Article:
a new knighted Brigadier

Understandably the redesign, neatly another new branch of the species so as not to tread on what’s gone before employs the Star Trek/Frontier in Space appliance of allowing us to see the actor’s faces.  Taking into account the compensating mask which will no doubt come into play more in the next episode as way of cutting down on make-up requirements (and to give Forbidden Planet a bumber Christmas), that does mean that they may lack the enigmatic features of the likes of Ichtar and the wonderfully impractical flashing light but allows them a much wider range of emotions as seen in the interrogation scene we’ll discuss later.  They’re also more agile.  The scenes in the graveyard are gripping stuff, their Raston Robot like silhouette a perfectly alien shape against the stone and greenery.  Plus, doubters at least the reinvention of the Myrka hinted at in Confidential didn't come to pass.

It’s not all that straightforward though, with Moffat’s hand can be seen elsewhere.  As well as the idea of an every day piece of landscape become a portal of doom (and having had my own adventures I can tell you being pulled into the earth is no fun so exactly like being born), the spectre of older Amy and Rory on the hill are an incursion from the main story arc and ripe to reconfigure the story from an alternative viewpoint, perhaps shot in similar style to a similar scene between Harry Potter and Hermione Granger in the film version of The Prison of Azkaban (somewhat oddly since Rory is probably fulfilling the Ron Weasley role in the rest of the series) were the two watched their recent past spinning out unable to interfere.

This is The Waters of Mars, really…

All of the talk of fixed points in history in the trailer for Cold Blood suggests were heading back into time in flux “This is The Waters of Mars, really…” territory next week, which brings me to that retrospective reservation.  The deleted scene, the one revealed in Doctor Who Confidential which if you didn’t see it shows the Doctor and Amy’s walk to the mine.  Something has clearly gone awry if the first cut of an episode is fifteen minutes too long (did no one notice at the scripting stage?) and one casualty was what looked it should have been one of the best scenes of the season (and certainly would have made up for the paucity of Amy in the rest of the episode – was the she biggest causality of the cutting massacre?).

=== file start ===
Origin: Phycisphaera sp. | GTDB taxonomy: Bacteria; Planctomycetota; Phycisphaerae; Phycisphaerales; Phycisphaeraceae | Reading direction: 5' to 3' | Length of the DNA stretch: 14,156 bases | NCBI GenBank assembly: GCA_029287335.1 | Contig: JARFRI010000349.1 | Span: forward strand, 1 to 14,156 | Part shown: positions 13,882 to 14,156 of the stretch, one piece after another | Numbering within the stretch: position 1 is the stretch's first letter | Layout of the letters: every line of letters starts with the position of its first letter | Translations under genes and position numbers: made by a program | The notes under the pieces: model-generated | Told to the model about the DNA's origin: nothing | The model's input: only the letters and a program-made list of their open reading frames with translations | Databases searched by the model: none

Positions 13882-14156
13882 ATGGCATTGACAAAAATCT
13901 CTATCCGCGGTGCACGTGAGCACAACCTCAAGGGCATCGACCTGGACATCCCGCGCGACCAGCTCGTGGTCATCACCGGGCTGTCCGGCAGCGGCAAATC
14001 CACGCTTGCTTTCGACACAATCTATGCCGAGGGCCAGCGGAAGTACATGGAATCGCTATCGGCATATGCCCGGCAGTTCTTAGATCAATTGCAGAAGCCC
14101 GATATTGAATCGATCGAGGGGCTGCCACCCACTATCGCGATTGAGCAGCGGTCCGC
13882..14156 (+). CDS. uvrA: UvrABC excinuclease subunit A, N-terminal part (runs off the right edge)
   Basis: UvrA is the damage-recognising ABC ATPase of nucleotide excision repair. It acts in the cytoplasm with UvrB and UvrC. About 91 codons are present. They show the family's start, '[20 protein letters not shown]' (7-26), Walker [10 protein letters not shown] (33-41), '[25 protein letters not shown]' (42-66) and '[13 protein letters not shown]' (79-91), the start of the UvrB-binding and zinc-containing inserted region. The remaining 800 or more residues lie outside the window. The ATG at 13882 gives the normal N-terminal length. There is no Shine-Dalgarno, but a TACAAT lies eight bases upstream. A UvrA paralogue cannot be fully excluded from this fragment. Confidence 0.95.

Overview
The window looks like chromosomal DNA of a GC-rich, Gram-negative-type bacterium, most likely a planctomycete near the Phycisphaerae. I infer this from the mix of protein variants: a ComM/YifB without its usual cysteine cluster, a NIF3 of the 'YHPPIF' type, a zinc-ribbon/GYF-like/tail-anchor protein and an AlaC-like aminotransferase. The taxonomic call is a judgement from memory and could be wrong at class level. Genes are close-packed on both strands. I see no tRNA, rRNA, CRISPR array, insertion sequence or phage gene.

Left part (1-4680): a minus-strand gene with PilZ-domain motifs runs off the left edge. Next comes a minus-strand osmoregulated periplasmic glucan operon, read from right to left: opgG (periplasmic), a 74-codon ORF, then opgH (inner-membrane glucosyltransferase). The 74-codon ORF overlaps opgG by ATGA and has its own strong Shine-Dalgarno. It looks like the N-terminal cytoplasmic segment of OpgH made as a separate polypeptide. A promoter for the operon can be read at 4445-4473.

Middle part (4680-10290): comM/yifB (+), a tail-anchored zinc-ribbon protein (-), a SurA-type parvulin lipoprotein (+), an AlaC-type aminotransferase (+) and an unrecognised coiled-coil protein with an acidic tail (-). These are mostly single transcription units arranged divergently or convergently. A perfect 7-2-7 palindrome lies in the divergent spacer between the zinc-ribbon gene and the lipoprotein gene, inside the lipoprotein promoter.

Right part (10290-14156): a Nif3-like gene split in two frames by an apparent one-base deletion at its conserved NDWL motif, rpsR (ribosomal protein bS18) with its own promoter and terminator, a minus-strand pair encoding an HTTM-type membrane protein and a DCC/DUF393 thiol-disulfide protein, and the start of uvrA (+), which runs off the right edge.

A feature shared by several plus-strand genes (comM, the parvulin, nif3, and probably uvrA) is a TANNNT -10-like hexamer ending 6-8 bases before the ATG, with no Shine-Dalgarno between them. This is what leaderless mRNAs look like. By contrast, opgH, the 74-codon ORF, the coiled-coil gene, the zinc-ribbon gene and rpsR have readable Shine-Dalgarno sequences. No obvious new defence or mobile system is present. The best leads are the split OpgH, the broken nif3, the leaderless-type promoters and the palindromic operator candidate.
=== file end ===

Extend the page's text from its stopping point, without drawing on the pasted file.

In the clips we saw, the Doctor and Amy are simply talking and laughing and joking about and talking about the main arc and Rory in the TARDIS in a way that they haven’t really since the first episode of this series.  The performances are relaxed and fresh and lensed in a beautiful mix of steady-cam mid-shot from the front and heading off into the distance from the back.  In this kind of show, these are the kinds of character scenes which people remember far longer than a bit of running (cf, the domestic chat between the Doctor and Rose in The Impossible Planet) and though I understand why such a long sequence had to be chopped for timing at that point in the episode, it’s a pity that it couldn’t have been tucked in somewhere else by way of a flashback.

the Tenth axis

Nevertheless with the strength of the writing elsewhere, there were enough other good character moments for the Doctor to go some way in making up for this aboration.  If Chibnall’s interpretation sailed very close to the Tenth axis with a few of His catchphrases creeping in (“I love a mine.”/“You are beautiful!”), he did give Matt Smith another opportunity to demonstrate his facility for working with children (“No, they’re afraid of me.”), his fallibility in letting the child spin off on his own and the very calm unwrapping of a villain’s armoury of bullshit we’ve already seen in The Vampire of Venice, his cross-legged, calm, unflappable intelligence more than a match Alaya’s thorn in the paw pretence, quietly elucidation her options but knowing full well, based on previous experience that she has war in her heart and that if he’s not careful it can’t end well.

Unlike this episode.  Since the more typical traditional body horror of Amy’s upcoming prospective dissection may have proved too much in these sensitive times (that infamous clip of Whitehouse commenting on The Deadly Assassin having gone airborne), the chosen, more nu-Who cliffhanger with its reveal of the lizard city, like a golden version of the Gungan city (if I can risk jinxing things with a comparison like that unless the next episode reveals a giant Silurian/Eocene leader with I’M BRIAN BLESSED!’S voice) is just the kind of epic imagery beloved of the comic strips (and the novels – can anyone confirm, since I haven’t read it, if this is what Hulke had in mind in The Cave Monsters?) and with its lava pools a reminder that they’re very much not from the amphibious end of the species.  If the designs in the next episode can extrapolate this vista properly, we’re in for a treat.

Next Week: Into the pit.  No, not that one.